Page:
The world stood still when we heard that our beloved colleague Frauke Ohl had passed away on 28 January at the far too young age of 50. Frauke had fought against cancer with all her might, but in the end she had to give up the unequal contest against the disease.
The world would be a much better place with more people like Frauke. She was - and remains - an example to us all. Her passion, vision and unceasing efforts for animal welfare, animal experiment studies, and the sustainable and peaceful cooperation between humans and animals gave direction to her life until the very last moment.
Frauke was Professor of Animal Welfare and Laboratory Animal Science and President of our Department of Animals in Science and Society. She also served as the President of the Council on Animal Affairs, member of the National Advisory Committee for Animal Experiments Policy, the Covenant for Unanesthetised Ritual Slaughter Committee and President of the Ministry of Economic Affairs’ Scientific Advisory Committee. Internationally, Frauke was active as a member of the Board of Trustees of the Universities Federation for Animal Welfare, the Federation of Veterinarians of Europe working group ‘European veterinary education in animal welfare, science, ethics and law’ and an associate member of the European College of Animal Welfare and Behavioural Medicine. However, a simple summation of her official positions does not do her justice. She was so much more.
We had the honour of working with a driven biologist who combined her specialist expertise - gained as a researcher at the German Primate Centre in Göttingen and at the Max Planck Institute for Psychiatry in Munich - with a strong personality. In partial recognition of this, she was appointed to the position of Professor of Animal Welfare and Laboratory Animal Science in 2004, and in 2006 she was named President of the Department of Animals in Science and Society at Utrecht University’s Faculty of Veterinary Medicine.
Frauke was a source of inspiration for her staff in the development and conduct of their research. In her own research, Frauke focused on the question of how emotional and cognitive processes contribute to animals’ ability to adapt to changing living conditions. With her background as an ethologist, she combined classical ethological and neurological methods. The goal of her research was to translate the animal’s perception of its emotional condition into a biological concept for animal welfare. This scientific objective was Frauke’s greatest legacy for us, and we will continue to work towards that goal with vigour and enthusiasm.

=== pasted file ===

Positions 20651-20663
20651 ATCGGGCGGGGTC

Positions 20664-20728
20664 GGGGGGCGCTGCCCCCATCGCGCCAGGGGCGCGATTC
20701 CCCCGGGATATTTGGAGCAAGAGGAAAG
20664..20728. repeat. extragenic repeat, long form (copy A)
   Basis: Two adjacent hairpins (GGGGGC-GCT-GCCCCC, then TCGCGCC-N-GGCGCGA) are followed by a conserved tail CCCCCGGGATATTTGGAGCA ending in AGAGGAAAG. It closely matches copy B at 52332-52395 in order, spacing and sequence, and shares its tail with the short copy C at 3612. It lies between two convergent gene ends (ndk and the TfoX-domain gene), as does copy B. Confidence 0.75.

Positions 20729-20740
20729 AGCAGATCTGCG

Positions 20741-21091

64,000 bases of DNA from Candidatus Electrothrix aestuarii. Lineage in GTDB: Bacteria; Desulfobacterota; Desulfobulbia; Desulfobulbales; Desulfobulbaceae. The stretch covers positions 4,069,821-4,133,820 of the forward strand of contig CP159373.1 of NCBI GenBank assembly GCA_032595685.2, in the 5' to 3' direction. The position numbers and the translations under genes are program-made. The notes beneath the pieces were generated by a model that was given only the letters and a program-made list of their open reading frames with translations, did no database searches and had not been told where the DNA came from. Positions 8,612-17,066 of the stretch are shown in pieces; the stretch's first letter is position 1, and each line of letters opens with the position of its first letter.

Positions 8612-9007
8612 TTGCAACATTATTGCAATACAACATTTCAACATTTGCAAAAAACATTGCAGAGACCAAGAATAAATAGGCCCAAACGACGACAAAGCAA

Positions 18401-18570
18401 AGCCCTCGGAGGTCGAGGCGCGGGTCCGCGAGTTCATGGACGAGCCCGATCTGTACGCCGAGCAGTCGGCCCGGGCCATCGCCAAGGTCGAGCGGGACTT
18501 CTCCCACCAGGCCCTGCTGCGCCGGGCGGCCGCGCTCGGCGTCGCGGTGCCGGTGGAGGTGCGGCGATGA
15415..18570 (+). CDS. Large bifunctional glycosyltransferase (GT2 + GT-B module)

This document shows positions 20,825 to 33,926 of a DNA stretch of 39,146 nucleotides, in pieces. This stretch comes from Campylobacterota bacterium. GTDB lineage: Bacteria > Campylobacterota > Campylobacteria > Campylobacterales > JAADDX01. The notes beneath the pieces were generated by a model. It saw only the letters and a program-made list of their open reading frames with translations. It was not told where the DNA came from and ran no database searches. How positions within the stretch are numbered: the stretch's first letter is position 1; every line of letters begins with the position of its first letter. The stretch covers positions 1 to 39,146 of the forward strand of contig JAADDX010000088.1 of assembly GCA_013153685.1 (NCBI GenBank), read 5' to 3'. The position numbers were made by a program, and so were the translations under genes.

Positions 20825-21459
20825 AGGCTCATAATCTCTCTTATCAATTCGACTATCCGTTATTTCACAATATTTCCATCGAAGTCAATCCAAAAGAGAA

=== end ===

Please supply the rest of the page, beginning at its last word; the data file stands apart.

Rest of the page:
It was important to Frauke to use her knowledge of animals and their welfare for the benefit of all animals, regardless of the context in which they were kept. With her wealth of research experience with wolves and dogs, she wrote books about dogs, their behaviour and guidebooks for owners. These books, together with countless interviews for radio, television and newspapers, illustrate her deeply held need to use scientific knowledge to find practical solutions for humans and animals.
Frauke’s expertise and close connection to living beings earned her a position in the evaluation committee for the Oostvaarderssplassen nature reserve, dealing with the management of large herbivores, at the request of the Ministry of Agriculture, Nature and Food Quality. She was a member of the committee that monitored animal welfare during the culling activities to fight Q fever in the Netherlands in 2009. The fact that Frauke also became infected with Q fever had no influence on her efforts on behalf of animals.
Frauke was always conscious of the great importance of education, and always enthusiastically supported education at the faculty, national and international levels. The development of, and participation in, education on animal experiment studies, animal welfare and animal behaviour always came naturally to her.
Frauke was always able to find a balance between research, education and social activism, as witnessed by her large number of academic publications, the organisation of national and international conferences, and her excellent administrative work.
It is almost impossible to highlight every one of Frauke’s activities. But we would like to take the opportunity to list just two of the issues that were important to her over the past few years: the Centre for Sustainable Animal Stewardship and the Master’s programme in Animal Welfare Management at Utrecht University. Despite knowing about her condition at the time, she still invested considerable energy into the realisation of these institutions. Frauke has entrusted her department with the further responsibility for the two, in so doing providing direction for our future activities. We are extremely grateful for the trust she has placed in our department.
With Frauke Ohl, we have lost a person who worked tirelessly to make a better world for humans and for animals. Her leadership, inspiration and friendship will be sorely missed.
Staff of the Department of Animals in Science and Society